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SNAILS

Snails are tiny mollusks that can be found in water or on land. Some of them aren't so tiny, unless you are comparing them to that giant squid that used to eat sailing vessels.

Water snails can be found in streams, ponds, lakes, oceans, pet stores, and other people's aquaria. Many people who keep tropical fish will buy a snail or two because they think they keep the aquarium clean. Well, they do eat algae, but their waste products fall to the bottom of the aquarium and add to the contamination therein. Further, if you have one snail in your aquarium, you will soon have many snails. I don't yet know how they accomplish that.

If you want to find snails in the environment, you can find water snails on the bottom of streams or ponds, and dredge them with nets. Sometimes they can be picked from water plants. Aquatic snails have gills. Land snails have lungs.

Land snails can be found feeding on plants almost anywhere. Look for them in gardens in the early morning or early evening. If you plant seeds of something you dearly love, you may find that snails will eat the very first leaves, thereby killing that plant. They seem to be psychic, in that they can determine what plants are your favorites. Snails are apparently alcoholics, because if you put a small bowl of beer out in the garden, the snails will gather for a drink, and fall into the bowl and drown. That doesn't speak very well for their intelligence, does it?

Here in the Great Central Valley of California, we have an inordinate number of snails. They were brought here on purpose by really dumb people who thought we could eat them. The snails that most of us find outdoors are not the same type that are used for escargot. Of course not; escargot are expensive. You could probably buy a new car for the amount of money you'd spend for a case of escargot. Garden snails are free. They are probably tough, and taste like icky stuff. Probably it's not a good idea to eat garden snails because so many have been exposed to those poison pellets called "snail bait."

We will have to find out what good purpose snails serve. Maybe they are good pets. Water snails can be kept in any wide-mouthed jar or aquarium filled with pond water and many water plants. Three snails for every gallon of water make a balanced aquarium. Water snails will eat algae from the sides of the aquarium and some water plants. You can watch them move across the glass and see their mouthparts work as they eat algae from the sides.

Land snails can be kept on damp peat moss or soil in a glass jar or terrarium. One snail per quart container is best for balance. Land snails will eat many kinds of leaves. With a pencil, gently touch the eyes at the ends of the extended stalks of a snail. The stalks will retract. That doesn't sound very nice. I wouldn't want somebody touching my eyes with a pencil. Maybe a gentle tap with a feather would be better.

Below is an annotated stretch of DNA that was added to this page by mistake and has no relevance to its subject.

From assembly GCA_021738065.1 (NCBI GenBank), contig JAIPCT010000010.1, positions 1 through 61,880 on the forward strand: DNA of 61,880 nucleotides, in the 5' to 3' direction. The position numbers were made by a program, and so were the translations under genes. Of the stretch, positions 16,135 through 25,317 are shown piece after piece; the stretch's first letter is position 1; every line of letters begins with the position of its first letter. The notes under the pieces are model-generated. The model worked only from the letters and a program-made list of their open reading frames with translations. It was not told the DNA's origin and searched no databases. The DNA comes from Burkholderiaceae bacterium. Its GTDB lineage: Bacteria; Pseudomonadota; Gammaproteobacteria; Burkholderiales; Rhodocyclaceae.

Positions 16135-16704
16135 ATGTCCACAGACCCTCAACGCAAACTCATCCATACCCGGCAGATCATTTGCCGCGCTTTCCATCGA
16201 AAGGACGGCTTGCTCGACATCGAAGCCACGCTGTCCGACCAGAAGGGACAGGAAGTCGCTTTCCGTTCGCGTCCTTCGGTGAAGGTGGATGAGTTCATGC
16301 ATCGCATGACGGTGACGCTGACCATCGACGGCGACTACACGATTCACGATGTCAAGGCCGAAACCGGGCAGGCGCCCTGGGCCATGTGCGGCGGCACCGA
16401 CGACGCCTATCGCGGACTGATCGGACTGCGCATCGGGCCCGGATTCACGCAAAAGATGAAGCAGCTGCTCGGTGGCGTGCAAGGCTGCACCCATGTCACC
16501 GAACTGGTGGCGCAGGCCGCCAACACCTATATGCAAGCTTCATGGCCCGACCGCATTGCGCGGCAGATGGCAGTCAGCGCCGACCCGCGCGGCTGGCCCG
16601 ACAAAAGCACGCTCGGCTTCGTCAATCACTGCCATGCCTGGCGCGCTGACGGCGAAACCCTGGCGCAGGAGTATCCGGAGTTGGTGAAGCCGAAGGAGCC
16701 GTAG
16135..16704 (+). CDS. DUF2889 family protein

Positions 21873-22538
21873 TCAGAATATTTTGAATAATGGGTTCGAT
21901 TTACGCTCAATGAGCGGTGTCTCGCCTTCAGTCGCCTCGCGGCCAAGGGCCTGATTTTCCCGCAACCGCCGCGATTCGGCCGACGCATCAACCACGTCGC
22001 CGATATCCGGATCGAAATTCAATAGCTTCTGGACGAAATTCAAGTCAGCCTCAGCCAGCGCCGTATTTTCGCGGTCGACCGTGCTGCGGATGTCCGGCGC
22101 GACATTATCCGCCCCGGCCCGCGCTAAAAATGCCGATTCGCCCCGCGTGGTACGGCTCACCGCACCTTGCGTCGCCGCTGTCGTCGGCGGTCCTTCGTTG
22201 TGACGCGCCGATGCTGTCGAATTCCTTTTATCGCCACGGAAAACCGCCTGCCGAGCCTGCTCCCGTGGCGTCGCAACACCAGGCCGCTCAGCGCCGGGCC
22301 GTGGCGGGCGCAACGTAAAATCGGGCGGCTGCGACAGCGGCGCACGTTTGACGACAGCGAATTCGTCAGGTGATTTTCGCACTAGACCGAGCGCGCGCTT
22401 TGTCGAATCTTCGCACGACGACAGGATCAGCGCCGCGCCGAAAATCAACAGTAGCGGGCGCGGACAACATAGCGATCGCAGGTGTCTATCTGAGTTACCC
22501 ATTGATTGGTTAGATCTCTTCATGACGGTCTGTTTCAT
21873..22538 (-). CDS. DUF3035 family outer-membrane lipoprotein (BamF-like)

Touch the snail in various other places and observe what happens. If the snail is overly disturbed, it will retreat into its shell.

Now prepare a board by boring 3 or 4 holes in it. The largest hole should be able to accommodate the snail's shell easily. The smaller holes should accommodate the snail's body, but not the shell. Place the board in the path of a moving snail, and see how the snail is able to select the right-sized hole to travel through.

Set two snails near each other and make a noise by ringing a small bell. Observe the behavior of the snails. This experiment can be repeated using other animals such as fish (use a cricket-clicker in and out of the water), insects, amphibians, and so on.

Let your snails climb a board, and observe whether or not the snails always climb upward. When a snail reaches the top of the board, turn the board over, and observe its climb again. Keep the board vertical, and test by rotating it either 45 degrees or 90 degrees each time.

Next, tilt the board various degrees to see what effect the angle of tilt has upon the direction the snail travels. For each test, record observations and draw conclusions.

Place a heating unit or lamp with the bulb turned away from the interior near one end of your snail enclosure. Put two snails near the heat source, two more half the length of the enclosure, and two more as far from the heat source as possible. Observe whether the snails move toward or away
from the heat.

Other animals can be observed in a terrarium in a similar way.

Water snails can be tested by placing a water snail in a can of water, lighting a candle, and holding the candle beneath the snail. Observe the snail's reaction.

Do not leave the candle in one position too long, for the heat might injure the snail. Remember, these experiments are not designed to torture a helpless creature; they are meant to teach us how animals adapt to the natural changes in their environments.

 

 
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